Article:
by Joseph Walter
Menacing box art? Check. No overly-cutesy anime girls? Check. Clunky-looking gameplay? Check. God-Like soundtrack and oppressive atmosphere? Hmm... that one would've been tough to call without purchasing this scarcely available gem, so I did exactly that, risking everything in the process.
Upon start-up, I was greeted with my first hint that this game's soundtrack would surpass my expectations, and the story's set-up and general characterization for the NPCs proved to craft a perfectly chilly atmosphere.
Unfortunately, the atmosphere would be less consistent than I had hoped, and the gameplay itself, while fun enough, was painfully slow. Still, though, the music never let me down.
Greatly reminding me of Dark Cloud's unique and memorable score (definitely more on that soundtrack, and game, in the future), there's just something so special about the compositions within this rare PS2 oddity. An overwhelming aura of sadness, unexpected progressions, and an underlying feeling of sinister grandeur are only on the very tip of this musical iceberg.
Truly, Wizardy: Tale of the Forsaken Land's music is an unknown gem that absolutely NEEDS to be be heard by fellow lovers of video game music, so let's quickly march through these eerie, illogically-designed catacombs so we can get started!
World of Darkness (Listen Here)
The aptly-titled "World of Darkness" conjures simultaneous feelings of dread, sorrow and definitive fates, all within the opening notes. The orchestra chime at the start establishes a funereal mood which is quickly amplified by truly mournful strings.
The piece builds in intensity until reaching a surprisingly melancholy climax, complete with choir, before it takes a hard turn into an openly sinister sequence with an unnerving harpsichord.
This is a fantastic piece, and one that knows how to set an incredible mood, and it's a shame that the game couldn't consistently maintain what this theme establishes.
Where Have You Gone (Listen Here)
With a deep, ominous note that almost sounds like a warning, and a chilling vocal soloist to bolster it, this track creates an unnerving atmosphere right from the get go. Following the establishment of its theme, the track continues with a subtle addition of unusual and uneven percussion that sounds suspiciously like a heartbeat.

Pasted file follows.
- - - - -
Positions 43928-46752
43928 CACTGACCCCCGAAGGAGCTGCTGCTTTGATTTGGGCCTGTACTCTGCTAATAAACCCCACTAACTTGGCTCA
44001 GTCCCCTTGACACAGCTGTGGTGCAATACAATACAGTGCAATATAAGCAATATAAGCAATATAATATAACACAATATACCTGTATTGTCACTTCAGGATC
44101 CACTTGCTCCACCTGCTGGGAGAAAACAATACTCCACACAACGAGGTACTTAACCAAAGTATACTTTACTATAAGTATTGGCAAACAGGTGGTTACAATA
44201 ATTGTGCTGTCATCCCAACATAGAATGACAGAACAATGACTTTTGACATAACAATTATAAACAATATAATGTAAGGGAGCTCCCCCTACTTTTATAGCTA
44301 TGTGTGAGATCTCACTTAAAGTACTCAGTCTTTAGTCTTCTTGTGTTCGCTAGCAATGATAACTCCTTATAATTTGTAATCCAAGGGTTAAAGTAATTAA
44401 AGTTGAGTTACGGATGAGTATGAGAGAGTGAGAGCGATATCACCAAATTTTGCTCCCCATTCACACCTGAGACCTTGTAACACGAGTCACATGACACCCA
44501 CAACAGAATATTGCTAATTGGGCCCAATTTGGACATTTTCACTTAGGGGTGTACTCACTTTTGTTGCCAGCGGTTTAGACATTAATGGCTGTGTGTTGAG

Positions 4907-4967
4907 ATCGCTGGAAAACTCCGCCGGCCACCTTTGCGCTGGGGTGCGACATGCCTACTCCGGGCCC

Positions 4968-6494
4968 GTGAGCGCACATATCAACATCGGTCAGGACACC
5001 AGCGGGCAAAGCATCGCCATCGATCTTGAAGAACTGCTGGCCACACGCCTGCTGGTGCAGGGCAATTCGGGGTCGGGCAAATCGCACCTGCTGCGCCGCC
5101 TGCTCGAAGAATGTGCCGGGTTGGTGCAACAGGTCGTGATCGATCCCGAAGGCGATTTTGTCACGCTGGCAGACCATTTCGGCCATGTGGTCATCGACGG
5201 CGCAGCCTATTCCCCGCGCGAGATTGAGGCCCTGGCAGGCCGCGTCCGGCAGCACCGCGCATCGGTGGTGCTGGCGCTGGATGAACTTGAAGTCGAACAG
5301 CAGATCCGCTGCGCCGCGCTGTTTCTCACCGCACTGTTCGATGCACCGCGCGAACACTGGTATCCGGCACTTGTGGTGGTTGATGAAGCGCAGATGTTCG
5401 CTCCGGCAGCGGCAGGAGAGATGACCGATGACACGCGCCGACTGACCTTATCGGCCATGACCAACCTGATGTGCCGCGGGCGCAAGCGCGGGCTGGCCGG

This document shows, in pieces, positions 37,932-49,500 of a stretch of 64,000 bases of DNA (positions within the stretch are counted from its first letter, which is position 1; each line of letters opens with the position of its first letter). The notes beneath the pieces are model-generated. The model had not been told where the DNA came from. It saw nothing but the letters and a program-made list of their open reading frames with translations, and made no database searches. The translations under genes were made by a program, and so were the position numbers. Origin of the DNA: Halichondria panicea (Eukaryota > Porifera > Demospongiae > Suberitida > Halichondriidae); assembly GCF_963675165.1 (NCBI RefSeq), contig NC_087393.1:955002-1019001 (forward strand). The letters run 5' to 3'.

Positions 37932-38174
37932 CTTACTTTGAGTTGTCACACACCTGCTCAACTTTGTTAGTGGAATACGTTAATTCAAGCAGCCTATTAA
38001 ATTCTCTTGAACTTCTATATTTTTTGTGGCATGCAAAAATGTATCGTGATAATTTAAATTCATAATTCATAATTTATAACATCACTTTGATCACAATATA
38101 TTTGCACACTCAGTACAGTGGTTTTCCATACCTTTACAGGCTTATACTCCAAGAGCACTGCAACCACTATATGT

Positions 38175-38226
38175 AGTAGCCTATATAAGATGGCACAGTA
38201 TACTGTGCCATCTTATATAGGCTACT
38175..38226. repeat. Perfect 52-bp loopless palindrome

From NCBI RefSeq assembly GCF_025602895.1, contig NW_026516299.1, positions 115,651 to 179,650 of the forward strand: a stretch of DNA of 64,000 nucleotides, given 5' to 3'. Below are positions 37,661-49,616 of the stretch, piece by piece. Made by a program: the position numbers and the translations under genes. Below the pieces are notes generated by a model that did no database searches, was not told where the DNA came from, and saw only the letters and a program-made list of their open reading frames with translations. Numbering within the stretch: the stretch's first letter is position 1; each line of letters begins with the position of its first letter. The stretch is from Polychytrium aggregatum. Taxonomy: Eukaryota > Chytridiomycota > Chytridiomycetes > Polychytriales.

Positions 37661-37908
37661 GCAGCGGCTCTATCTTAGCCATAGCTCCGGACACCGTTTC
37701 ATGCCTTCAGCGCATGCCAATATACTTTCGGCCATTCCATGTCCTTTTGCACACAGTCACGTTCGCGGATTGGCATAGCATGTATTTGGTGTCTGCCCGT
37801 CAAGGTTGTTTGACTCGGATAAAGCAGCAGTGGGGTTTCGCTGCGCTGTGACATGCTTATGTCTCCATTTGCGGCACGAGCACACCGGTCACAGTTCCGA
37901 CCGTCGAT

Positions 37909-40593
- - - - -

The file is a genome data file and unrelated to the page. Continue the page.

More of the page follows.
"Where Have You Gone" isn't a long track, and while I would have loved to see it continue to evolve and flesh itself out, subtly or otherwise, with a few more minutes, I really can't complain about what we do have.
There are very few pieces of music (be they classical, film, video game or otherwise) that fully grasp and understand an emotion or concept, perfectly translating it into musical form... and "Where Have You Gone" is one of them.
If you ever find yourself with a party of battered adventures entering a labyrinth crawling with monsters and traps, all while having little hope of returning alive, I guarantee you'll hear this music.
Again, while the game itself doesn't live up to what this music represents and promises, it's impossible to subtract points from the soundtrack as a whole. This isn't music failing a game; this is a game failing the music.
* = Editor's Note: the official name of this track is "Where Are You Gone." I changed it to what I believe the non-English-speaking composer probably intended to call it.
Destiny (Listen Here)
This is one of the few times that I feel my (obnoxiously erudite) words and accompanying (self-indulgent) analysis regarding a track's quality isn't necessary; "Destiny" speaks for itself.
Whether it's the gentle, harp-led start, the intense-yet-contemplative strings, or the decidedly sinister crescendo, "Destiny" tells its own, self-contained story. Despite only being a brief minute and a half long, "Destiny" organically portrays an entire range of ever-evolving emotions which culminate in a tragic conclusion... one that's all too fitting for the dreary world of Wizardry: The Tale of the Forsaken Land.
Talk About It (Listen Here)
Legal obligations aside, the strange, overly synthetic bell-like instrument coupled with percussion that appears to be provided by what sounds like a cheap drum machine manage to conjure up a truly dreamlike mood and atmosphere... which is perfect for listening to the instructions of a staff-wielding pixie who is no more than an inch tall.
Lonely With Loneliness (Listen Here)
The piece itself is a nice musical departure from what we've listened to so far, featuring a lead guitar (that happens to call to mind Diablo's haunting theme for it's own "hub" town, Tristram) and a lively flute. Together, these two instruments not only create a memorable track with hints of blues, but one that manages to be minimalist without ever feeling like it.
At first listen, "Lonely with Loneliness" feels upbeat and defiant (especially considering what evils await a mere stone's throw away from the locale), but repeat listenings reveal a melancholic and dreary tone beneath the "happier" instrument choices, which is a perfect representation of the dread and fear that festers within the brave facade of Duhan.